Iron and phosphorus deprivation induce sociality in the marine bloom-forming cyanobacterium Trichodesmium

Yael Tzubari, Liel Magnezi, Avraham Be'Er, Ilana Berman-Frank

Research output: Contribution to journalArticlepeer-review


Trichodesmium spp. are diazotrophic cyanobacteria that exist as single filaments (trichomes) and as macroscopic colonies of varying shapes formed by aggregating trichomes. The causes and dynamics of colony formation and disassociation are not yet elucidated. we demonstrate that limited availability of dissolved phosphorus (P) or iron (Fe) stimulated trichome mobility and induced colony formation in Trichodesmium erythraeum IMS101 cultures. The specific nutrient limitation differentially affected the rate of colony formation and morphology of the colonies. Fe starvation promoted rapid colony formation (10-48 h from depletion) while 5-7 days were required for colonies to form in P-depleted cultures. Video analyses confirmed that the probability of trichomes to cluster increased from 12 to 35% when transferred from nutrient replete to Fe-depleted conditions. Moreover, the probability for Fe-depleted aggregates to remain colonial increased to 50% from only 10% in nutrient replete cultures. These colonies were also characterized by stronger attachment forces between the trichomes. Enrichment of nutrient-depleted cultures with the limited nutrient-stimulated colony dissociation into single trichomes. We postulate that limited P and Fe availability enhance colony formation of Trichodesmium and primarily control the abundance and distribution of its different morphologies in the nutrient-limited surface ocean.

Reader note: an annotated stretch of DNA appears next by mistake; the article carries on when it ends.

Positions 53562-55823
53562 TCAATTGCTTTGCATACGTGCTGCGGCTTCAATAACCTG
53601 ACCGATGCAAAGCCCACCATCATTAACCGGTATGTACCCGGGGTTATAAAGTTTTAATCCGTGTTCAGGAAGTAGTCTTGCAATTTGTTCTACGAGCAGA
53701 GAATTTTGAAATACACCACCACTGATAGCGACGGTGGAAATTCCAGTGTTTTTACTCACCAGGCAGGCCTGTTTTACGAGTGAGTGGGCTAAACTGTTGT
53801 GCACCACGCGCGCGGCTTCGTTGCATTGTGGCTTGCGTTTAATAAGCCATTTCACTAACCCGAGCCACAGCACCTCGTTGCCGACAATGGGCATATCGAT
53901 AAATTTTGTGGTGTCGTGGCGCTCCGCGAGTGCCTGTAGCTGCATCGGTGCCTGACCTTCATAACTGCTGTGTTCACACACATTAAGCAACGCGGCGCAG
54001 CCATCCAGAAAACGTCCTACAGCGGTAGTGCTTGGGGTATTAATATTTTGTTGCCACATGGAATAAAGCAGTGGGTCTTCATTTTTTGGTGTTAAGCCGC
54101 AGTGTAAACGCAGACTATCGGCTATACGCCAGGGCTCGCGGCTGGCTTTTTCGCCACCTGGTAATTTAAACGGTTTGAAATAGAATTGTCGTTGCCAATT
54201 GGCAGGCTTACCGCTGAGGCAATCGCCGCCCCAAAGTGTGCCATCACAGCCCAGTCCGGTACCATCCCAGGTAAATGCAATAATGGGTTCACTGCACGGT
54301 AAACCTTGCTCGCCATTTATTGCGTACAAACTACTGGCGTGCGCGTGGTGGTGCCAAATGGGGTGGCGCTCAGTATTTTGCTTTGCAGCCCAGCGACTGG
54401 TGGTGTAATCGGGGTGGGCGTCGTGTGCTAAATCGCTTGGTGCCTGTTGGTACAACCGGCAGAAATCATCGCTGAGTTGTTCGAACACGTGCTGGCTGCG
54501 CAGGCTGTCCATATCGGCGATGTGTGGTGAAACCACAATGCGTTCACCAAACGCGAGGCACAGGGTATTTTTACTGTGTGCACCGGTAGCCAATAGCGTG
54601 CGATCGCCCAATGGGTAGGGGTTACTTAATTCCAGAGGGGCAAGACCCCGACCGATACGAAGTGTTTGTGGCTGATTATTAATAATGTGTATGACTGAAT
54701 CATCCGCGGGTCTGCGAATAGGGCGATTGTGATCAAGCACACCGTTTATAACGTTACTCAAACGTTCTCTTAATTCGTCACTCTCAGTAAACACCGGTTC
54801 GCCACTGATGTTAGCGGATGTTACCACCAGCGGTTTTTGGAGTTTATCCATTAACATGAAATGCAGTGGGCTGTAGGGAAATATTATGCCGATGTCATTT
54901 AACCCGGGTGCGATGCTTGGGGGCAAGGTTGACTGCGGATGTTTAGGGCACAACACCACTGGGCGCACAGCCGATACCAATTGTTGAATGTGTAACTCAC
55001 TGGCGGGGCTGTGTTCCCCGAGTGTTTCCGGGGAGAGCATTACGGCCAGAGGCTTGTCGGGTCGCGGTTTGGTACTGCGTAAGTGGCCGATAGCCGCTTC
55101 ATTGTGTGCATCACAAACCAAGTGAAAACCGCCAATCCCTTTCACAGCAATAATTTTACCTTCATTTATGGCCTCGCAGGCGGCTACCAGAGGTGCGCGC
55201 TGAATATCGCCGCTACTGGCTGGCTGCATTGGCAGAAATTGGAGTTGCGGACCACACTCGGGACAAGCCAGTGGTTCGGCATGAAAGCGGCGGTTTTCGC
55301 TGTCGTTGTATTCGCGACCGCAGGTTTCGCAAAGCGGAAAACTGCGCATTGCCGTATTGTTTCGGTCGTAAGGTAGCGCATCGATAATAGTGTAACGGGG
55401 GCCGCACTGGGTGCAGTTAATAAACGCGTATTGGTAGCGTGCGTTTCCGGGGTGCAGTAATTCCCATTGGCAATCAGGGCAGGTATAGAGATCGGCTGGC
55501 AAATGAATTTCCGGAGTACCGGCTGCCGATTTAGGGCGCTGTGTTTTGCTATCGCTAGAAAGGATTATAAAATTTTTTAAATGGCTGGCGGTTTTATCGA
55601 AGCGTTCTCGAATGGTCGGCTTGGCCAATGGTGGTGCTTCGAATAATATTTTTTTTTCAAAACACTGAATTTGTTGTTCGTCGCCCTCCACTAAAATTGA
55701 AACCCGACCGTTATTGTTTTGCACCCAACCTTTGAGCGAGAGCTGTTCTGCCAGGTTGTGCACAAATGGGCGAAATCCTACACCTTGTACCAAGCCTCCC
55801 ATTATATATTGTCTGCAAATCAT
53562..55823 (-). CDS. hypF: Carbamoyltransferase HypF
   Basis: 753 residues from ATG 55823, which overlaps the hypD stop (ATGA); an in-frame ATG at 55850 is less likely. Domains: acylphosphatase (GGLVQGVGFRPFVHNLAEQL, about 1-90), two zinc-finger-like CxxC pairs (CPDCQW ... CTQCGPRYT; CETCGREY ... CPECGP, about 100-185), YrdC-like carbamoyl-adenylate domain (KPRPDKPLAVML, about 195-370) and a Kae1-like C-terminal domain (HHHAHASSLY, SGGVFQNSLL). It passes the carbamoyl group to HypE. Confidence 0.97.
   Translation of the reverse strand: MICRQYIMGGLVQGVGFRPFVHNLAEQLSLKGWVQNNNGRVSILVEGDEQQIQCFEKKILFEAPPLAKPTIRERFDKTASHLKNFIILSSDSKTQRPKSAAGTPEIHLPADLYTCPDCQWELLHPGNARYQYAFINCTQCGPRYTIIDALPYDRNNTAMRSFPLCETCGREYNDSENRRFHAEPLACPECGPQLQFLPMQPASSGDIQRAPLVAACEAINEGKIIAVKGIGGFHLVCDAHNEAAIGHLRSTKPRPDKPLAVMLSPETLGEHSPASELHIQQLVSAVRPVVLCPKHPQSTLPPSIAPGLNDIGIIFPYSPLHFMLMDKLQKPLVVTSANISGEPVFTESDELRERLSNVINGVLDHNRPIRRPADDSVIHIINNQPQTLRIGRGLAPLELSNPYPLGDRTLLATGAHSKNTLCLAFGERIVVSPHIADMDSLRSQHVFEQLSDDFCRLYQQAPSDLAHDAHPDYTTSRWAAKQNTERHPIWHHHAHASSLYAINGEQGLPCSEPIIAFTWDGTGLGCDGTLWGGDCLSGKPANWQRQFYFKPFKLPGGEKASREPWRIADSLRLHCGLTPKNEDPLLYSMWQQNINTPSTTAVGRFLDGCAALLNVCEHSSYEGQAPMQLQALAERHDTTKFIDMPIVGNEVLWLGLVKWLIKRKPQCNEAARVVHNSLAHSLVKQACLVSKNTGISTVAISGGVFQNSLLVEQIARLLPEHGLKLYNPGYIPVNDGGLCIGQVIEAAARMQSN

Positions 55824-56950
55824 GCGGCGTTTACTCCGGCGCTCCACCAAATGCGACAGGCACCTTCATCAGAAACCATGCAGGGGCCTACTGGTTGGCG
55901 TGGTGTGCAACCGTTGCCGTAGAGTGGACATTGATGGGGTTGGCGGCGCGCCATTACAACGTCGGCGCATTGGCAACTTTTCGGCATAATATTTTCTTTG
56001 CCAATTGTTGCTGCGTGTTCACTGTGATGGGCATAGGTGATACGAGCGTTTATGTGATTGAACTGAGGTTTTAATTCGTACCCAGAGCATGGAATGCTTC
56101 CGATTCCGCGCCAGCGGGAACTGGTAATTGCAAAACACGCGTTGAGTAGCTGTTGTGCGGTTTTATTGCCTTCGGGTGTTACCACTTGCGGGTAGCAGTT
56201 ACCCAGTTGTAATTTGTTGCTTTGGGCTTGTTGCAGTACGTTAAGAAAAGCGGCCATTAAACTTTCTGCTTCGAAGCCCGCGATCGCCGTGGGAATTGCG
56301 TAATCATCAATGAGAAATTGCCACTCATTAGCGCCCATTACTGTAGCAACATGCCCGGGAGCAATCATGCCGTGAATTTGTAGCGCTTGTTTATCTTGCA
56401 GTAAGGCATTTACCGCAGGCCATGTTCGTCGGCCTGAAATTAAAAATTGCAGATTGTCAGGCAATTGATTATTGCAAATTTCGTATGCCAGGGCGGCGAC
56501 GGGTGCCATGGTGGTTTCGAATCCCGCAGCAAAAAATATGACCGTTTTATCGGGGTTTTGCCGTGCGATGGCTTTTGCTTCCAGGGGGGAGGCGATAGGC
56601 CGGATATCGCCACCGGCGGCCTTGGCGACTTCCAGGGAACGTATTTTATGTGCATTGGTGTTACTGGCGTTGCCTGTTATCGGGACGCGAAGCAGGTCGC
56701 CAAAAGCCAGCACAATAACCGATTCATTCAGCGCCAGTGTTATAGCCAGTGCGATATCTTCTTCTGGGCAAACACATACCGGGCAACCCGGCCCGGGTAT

Original languageEnglish
Pages (from-to)1682-1693
Number of pages12
JournalISME Journal
Issue number7
StatePublished - 1 Jun 2018
Externally publishedYes

Bibliographical note

Funding Information:
Acknowledgements We thank Dr. Avi Jacob of the light microscopy unit and Dr. Yaakov Langsam of the E-SEM unit at Bar Ilan University for their generous help and support in preparation and analyses. AB is thankful for partial support from the Israel Science Foundation Grant No. 373/16, and the Roy J. Zuckerberg Career Development Chair for Water Research for partial support. Funding for IBF was via the Schulich Ocean Studies Centre Initiative at Dalhousie University, and a collaborative grant from MOST Israel and the High Council for Science and Technology (HCST), France. This work is in partial fulfillment of the requirements for a PhD thesis for YT and an MSc thesis for LM at Bar Ilan University. Support for YT was provided with a student fellowship from the Mediterranean Sea Research Center of Israel (MERCI).

Publisher Copyright:
© 2018 International Society for Microbial Ecology.

ASJC Scopus subject areas

  • Microbiology
  • Ecology, Evolution, Behavior and Systematics


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